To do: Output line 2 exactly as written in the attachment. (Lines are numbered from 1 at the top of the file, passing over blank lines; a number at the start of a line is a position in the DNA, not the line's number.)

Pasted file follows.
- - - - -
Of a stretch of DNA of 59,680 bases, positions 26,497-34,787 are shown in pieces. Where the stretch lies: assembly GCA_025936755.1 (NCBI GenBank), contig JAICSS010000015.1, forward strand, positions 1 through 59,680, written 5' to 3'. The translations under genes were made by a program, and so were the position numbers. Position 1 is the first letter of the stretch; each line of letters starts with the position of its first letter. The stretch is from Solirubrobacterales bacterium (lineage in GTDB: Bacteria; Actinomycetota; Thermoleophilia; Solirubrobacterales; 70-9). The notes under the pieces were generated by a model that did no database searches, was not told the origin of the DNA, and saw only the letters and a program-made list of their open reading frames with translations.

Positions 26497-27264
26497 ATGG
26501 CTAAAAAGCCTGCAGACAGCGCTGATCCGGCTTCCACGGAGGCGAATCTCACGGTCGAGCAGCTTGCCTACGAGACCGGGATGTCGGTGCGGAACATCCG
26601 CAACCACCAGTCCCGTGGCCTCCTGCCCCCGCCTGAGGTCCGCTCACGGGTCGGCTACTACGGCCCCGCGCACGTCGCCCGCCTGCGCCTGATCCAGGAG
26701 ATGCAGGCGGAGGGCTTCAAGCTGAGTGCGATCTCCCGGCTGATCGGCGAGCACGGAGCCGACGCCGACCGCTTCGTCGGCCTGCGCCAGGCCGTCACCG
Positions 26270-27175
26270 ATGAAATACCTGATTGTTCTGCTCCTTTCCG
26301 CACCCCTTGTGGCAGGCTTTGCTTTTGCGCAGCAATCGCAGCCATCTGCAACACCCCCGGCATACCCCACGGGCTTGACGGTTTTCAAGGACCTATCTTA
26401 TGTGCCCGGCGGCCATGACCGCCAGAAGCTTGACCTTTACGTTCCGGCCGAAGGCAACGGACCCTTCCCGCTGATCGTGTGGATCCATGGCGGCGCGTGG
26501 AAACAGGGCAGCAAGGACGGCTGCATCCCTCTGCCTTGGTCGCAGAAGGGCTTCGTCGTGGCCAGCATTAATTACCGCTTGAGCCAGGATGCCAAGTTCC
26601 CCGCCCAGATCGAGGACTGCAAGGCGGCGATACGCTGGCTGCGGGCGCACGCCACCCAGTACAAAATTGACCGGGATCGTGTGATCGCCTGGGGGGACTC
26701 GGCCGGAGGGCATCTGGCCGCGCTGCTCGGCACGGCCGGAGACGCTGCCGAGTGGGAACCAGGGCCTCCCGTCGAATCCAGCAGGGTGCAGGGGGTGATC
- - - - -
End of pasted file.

Positions 26497-27264